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18, 1856,) they appeared at Akron about noon with 182 four-horse teams, and one team of four mules. They carried a great number of banners and devices, and were accompanied by numerous brass bands. They were received by the citizens of Akron with extravagant demonstrations, including the ringing of bells, firing of cannon and uproarious cheers. Word was passed back from the head of the line to the last load, which commenced cheering, and the cheers came swelling back up the line, and were taken up by the rapidly con re congregating citizens until the town was in one deafening roar of human voices. The flag was presented to the delegation by President PEIRCE, of Hudson College, with appropriate remarks, which were responded to by Charles E. BOSTWICK, chief marshal of the delegation. Two songs, composed expressly for the occasion, were then sung, after which refreshments were served, and the delegation returned to Medina county with the flag, probably the largest and most joyous party of the kind ever assembled. No accident occurred, and, like the Hinckley Hunt, no one got drunk.

BIOGRAPHY.

BURKE AARON HINSDALE, educator, was born in Wadsworth, this county, March 31, 1837. He was a pupil of James A. Garfield, in Hiram College, and from 1870 to 1882 was its president, and then four years Superintendent of the Public Schools of Cleveland. He is the author of various books, religious, historical, educational, and edited the "Life and Works of James A. Garfield," of whom he was a strong personal friend and admirer.

 

RUSSELL A. ALGER—SOLDIER.                      EDITH M. THOMAS—POETESS.

 

General RUSSELL A. ALGER, ex-Governor of Michigan and ex-Commander-In-Chief of the Grand Army of the Republic, and the Republican party of Michigan’s favorite candidate in 1888 for the Presidency, is a native of this county, and here he passed his early years. The family graveyard is at West Richfield, a short distance east of the Hinckley line in Summit county, where rest the remains of his parents and oldest sister. A beautiful monument stands there, erected to their memory by the illustrious son and brother.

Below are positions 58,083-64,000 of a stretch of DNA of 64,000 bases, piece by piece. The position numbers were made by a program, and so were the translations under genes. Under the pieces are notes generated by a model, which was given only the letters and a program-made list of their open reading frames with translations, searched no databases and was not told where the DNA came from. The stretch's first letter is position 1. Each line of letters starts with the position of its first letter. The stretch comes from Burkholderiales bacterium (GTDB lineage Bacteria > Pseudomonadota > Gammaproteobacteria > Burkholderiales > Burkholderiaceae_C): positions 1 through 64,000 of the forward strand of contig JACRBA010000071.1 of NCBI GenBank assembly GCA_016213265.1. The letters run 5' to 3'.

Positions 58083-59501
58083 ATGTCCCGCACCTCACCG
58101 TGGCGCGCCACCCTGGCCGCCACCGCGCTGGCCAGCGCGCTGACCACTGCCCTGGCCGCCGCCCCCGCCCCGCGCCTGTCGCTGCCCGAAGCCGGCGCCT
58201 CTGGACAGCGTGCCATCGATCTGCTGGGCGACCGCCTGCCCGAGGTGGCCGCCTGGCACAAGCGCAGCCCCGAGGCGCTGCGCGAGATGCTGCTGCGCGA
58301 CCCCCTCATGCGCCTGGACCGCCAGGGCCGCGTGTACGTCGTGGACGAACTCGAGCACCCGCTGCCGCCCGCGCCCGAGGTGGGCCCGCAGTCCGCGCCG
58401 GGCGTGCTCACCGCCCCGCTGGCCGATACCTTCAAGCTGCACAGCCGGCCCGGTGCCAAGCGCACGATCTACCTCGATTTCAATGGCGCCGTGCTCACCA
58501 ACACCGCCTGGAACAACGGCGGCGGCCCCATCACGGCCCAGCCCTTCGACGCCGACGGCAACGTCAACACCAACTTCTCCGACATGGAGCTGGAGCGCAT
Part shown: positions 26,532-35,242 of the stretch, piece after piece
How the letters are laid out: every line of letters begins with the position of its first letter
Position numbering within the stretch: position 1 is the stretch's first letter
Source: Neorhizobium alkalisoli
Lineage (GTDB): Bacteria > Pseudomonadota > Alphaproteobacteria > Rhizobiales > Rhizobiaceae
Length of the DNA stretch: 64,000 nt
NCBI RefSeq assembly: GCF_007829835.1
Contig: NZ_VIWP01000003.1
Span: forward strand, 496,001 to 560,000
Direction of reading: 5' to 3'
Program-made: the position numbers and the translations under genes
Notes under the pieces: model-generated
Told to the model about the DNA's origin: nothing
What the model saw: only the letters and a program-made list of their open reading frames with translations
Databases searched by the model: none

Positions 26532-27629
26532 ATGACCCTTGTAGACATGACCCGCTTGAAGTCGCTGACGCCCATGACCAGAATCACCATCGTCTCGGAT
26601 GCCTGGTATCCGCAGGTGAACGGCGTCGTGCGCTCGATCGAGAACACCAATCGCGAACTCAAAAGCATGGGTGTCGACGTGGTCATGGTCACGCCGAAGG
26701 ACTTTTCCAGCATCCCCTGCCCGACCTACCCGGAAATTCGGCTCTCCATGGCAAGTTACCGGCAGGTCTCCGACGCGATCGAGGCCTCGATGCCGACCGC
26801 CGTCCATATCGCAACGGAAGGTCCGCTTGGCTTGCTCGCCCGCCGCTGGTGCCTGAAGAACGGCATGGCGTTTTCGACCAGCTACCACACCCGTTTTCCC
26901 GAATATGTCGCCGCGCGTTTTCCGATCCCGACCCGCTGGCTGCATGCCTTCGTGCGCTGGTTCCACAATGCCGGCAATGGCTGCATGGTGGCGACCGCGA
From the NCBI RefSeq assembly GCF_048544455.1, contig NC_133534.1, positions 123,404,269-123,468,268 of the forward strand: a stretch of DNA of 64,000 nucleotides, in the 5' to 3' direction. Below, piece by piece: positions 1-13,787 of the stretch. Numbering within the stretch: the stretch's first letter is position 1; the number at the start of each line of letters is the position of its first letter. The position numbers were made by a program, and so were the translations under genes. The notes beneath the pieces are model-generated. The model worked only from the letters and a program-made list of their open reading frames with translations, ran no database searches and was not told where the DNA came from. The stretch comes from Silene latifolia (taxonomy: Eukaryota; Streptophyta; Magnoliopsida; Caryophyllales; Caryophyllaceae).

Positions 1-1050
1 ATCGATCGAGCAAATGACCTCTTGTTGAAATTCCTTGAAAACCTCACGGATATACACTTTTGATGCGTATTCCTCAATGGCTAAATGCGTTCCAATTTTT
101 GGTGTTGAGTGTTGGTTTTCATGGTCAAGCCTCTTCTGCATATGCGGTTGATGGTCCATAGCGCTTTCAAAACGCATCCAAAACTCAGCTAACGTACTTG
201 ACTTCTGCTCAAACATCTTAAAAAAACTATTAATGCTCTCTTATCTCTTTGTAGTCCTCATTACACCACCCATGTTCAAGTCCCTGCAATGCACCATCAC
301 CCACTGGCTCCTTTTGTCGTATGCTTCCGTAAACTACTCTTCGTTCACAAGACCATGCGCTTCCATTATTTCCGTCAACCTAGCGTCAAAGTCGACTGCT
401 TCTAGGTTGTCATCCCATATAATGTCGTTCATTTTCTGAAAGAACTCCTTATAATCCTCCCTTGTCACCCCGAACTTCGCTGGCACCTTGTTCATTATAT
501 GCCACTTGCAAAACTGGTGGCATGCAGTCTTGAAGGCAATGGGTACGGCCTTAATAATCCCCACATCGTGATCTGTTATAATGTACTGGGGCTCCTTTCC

WILLIAM T. COGGESHALL, journalist, at one period resided in Wadsworth, where, in 1851, his daughter Jessie was born: He was born in Lewistown, Pa., and in 1841, then 17 years old, came to Ohio and connected himself with the Cin-

 

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cinnati Gazette, published The Genius of the West in 1854-1856, and was State Librarian in 1856-1862.  In the beginning of the war he was appointed aid to Governor Dennison, with the rank of colonel.         In 1865 he took charge of the Ohio State Journal, at Columbus. In 1866 he was appointed United States Min­ister to Ecuador, hoping that his declining health, brought on by exprosure when on secret service in the war time, might be restored by the pure air of Quito; but he died the next year. He wrote much for magazines, published various books—the one, perhaps, of most lasting value, was “Poets and Poetry of the West," Columbus, 1860. He was a man of cheerful temperament, companionable and loving.

 

EDITH M. THOMAS, poetess, was born in Chatham, August 12, 1854, daughter of a successful and talented teacher. She was educated at Geneva, Ohio, Normal Institute, where, until recently, many years of her life have been passed. Now New York city is her home. She has contributed largely to the "Century," and other first-class magazines, and has published, in book form, "A New Year's Masque and Other Poems" (Boston, 1855); "The Round Year" (1866), and "Lyrics and Sonnets" (1887). She is deemed by many of the Eastern critics as, in that higher class of poetry, the subjective, with few peers. Her poems touch the finer chords as from the song of a spirit unseen, and grow into fuller appreciation by familiarity. R. H. Stoddard calls her "an American Keats," and as "possessing the greatest gift any poet can have-quality." These specimens illustrate her power: